The contemporary application of Russian historical revisionism concerning Ukraine
Russian President Vladimir Putin, following in the footsteps of past Russian tsars, has also decided to leave his mark on the revision of history. In 2013, he announced the idea of creating a unified line of history textbooks for secondary schools. The fundamental intention behind this particular reform was to consolidate the idea of a Russian identity and eliminate any notions of other national or ethnic identities. The presentation of historical events that still generate controversy is an important element in the development of these textbooks.
An example is the history of the Novorossiya Governorate, which was established by Catherine II in southern Ukraine and included territories annexed by the Russian Empire from the Zaporozhian Cossacks, the Hetman state, the Crimean Khanate, and the Ottoman Empire. The textbooks also include content related to the founding myth of Russia that continues to spark disputes between Moscow and Kyiv. The textbooks refer to the Orange Revolution and the annexation of Crimea, which are both, although in different ways, seen as further attempts to isolate Russia from its closest neighbours, with the involvement of the United States, the European Union, and NATO.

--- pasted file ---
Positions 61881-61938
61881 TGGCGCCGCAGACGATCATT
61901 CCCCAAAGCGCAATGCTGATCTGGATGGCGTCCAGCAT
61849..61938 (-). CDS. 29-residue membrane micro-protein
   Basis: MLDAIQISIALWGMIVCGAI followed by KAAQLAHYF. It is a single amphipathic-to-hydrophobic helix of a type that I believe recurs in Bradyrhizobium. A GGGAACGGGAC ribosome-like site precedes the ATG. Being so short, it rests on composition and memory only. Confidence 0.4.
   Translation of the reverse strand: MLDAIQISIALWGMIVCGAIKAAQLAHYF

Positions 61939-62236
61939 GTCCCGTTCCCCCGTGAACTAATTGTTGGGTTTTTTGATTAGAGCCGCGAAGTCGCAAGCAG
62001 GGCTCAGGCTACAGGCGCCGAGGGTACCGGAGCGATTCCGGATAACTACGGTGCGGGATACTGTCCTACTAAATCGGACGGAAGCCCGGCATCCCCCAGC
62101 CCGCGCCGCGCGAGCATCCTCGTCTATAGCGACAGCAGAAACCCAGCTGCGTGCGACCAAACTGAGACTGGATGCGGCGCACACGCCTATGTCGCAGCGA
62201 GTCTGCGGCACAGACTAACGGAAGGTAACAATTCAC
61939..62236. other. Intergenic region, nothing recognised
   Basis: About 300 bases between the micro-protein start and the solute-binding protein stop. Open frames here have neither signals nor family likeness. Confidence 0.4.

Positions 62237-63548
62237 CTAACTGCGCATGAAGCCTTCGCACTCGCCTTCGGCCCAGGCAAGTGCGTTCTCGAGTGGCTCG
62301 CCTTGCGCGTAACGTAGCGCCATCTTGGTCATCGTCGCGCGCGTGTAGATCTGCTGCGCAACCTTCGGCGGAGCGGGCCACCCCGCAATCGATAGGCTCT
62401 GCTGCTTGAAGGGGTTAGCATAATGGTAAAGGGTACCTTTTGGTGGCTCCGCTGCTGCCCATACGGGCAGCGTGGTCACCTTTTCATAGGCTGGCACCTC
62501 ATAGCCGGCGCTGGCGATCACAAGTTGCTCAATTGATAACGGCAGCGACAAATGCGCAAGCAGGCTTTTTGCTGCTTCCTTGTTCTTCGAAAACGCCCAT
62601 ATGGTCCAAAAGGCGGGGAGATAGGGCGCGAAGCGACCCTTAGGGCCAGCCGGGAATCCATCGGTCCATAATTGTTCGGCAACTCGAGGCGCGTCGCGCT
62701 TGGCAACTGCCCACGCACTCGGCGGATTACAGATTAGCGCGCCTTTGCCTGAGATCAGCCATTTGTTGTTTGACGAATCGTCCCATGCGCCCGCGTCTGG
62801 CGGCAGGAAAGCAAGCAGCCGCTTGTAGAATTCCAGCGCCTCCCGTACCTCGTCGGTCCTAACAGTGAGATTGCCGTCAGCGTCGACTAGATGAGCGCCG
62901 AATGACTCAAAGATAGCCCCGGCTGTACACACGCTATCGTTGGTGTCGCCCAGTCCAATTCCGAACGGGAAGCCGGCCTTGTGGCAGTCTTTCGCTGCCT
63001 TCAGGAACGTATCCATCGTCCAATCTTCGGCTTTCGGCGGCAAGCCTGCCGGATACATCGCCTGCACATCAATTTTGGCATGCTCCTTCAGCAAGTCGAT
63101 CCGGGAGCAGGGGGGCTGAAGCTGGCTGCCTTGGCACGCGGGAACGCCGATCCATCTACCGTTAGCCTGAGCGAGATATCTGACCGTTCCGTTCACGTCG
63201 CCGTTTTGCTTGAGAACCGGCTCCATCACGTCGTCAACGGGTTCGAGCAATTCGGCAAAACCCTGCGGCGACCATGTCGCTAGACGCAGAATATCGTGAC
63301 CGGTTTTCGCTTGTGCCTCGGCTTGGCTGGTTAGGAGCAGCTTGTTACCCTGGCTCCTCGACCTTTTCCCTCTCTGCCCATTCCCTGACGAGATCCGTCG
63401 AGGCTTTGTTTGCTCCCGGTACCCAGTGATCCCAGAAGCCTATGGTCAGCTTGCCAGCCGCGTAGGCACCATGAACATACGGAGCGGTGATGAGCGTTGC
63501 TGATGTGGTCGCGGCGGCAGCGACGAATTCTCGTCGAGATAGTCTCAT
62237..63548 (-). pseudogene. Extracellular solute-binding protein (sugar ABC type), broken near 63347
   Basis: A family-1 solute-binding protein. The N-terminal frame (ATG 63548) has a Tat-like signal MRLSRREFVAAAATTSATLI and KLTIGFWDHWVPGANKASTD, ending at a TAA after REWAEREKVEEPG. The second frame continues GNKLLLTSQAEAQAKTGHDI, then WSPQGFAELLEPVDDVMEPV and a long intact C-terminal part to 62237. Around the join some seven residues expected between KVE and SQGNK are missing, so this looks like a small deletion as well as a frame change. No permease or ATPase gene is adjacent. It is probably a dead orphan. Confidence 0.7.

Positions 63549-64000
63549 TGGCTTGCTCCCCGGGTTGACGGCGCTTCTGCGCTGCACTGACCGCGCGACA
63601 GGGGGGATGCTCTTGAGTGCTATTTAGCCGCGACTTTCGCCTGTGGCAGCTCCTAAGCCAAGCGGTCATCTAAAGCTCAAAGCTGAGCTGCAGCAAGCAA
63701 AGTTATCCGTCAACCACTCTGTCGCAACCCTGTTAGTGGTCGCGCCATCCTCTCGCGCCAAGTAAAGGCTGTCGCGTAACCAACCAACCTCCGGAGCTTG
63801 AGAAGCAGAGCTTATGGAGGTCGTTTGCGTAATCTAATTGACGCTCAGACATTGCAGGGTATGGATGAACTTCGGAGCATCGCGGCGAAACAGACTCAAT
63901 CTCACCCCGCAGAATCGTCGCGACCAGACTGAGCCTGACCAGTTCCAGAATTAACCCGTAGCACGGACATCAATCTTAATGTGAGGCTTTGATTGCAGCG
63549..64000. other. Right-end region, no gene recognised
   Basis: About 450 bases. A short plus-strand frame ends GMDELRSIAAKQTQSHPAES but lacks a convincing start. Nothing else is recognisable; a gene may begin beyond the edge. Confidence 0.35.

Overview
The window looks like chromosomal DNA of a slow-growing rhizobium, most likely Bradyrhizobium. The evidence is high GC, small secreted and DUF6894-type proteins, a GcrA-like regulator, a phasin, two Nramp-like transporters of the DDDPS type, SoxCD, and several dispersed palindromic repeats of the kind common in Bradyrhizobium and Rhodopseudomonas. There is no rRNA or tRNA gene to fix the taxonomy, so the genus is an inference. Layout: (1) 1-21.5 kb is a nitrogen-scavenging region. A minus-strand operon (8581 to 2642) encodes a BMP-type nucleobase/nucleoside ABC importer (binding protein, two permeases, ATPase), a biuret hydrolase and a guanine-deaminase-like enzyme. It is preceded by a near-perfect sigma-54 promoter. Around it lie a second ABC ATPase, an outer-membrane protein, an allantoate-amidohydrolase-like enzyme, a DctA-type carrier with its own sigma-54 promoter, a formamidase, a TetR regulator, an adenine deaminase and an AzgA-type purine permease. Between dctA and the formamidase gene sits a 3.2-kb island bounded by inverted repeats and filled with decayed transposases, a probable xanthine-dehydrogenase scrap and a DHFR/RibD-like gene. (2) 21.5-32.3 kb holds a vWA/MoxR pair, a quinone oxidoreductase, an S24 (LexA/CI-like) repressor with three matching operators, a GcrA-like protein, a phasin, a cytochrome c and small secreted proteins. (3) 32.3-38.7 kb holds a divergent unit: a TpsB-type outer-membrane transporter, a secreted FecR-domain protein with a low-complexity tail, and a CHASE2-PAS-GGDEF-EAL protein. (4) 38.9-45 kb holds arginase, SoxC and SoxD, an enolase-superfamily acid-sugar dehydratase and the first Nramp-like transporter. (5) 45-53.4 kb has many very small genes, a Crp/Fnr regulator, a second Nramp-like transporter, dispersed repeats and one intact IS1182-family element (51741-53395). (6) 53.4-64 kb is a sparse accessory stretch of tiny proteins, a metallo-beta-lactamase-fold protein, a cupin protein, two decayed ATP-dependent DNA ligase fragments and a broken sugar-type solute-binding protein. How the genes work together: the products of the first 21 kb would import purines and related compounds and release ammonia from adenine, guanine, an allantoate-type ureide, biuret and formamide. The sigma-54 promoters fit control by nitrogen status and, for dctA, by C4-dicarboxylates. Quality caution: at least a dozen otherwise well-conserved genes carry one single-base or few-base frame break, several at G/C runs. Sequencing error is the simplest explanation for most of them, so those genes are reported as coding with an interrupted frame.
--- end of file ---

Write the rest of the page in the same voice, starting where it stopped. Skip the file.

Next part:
These efforts demonstrate the continuation of historical revisionism. Both older and recent history is rewritten and manipulated to support the currently adopted policy narrative. Misleading present and future generations could both legitimise this narrative and create a skewed future assessment of Russia’s ongoing war against Ukraine, among other consequences.
Russia’s long-standing policy of revising history, as outlined above , is now focussed on spreading the false narrative that Ukraine is an artificial political entity whose natural, historically accurate place is within ‘Mother Russia’. However, the resurgence of Nazism at the top of the Ukrainian government, this narrative alleges, has led to the oppression of people identifying with this Russian vision of history and Ukraine is being forced to assimilate into the culturally as well as religiously different West.
It should be emphasised that maintaining the image of an anti-fascist state is one of the cornerstones of Russian identity. Thanks to this historical parallel, the struggle against Ukraine is presented as a continuation of the mission of the fathers and grandfathers against the Nazi scourge, representing an existential struggle against absolute evil. This myth created during the ‘Great Patriotic War’ is still used today.
Russia’s attempts to influence public opinion through revising and rewriting history during the ongoing war in Ukraine encompass a relatively broad and diverse spectrum of activities in both the domestic and international environments. These activities continue to be one of the fundamental tools of informational-psychological operations in the arsenal of Russian propagandists.
Engaging in historical revisionism and spreading manipulative content online adds an additional challenge to the preservation of historical accuracy. Digital media can serve as a collective ‘diary’ written by many authors and is thus more susceptible to malicious or purposefully manipulative narratives. The consequence is a saturation of the information and cognitive space with misperceptions of reality, which can ultimately lead to alterations in ‘collective memory’ and a revision of the perception of history and its impact on contemporary events.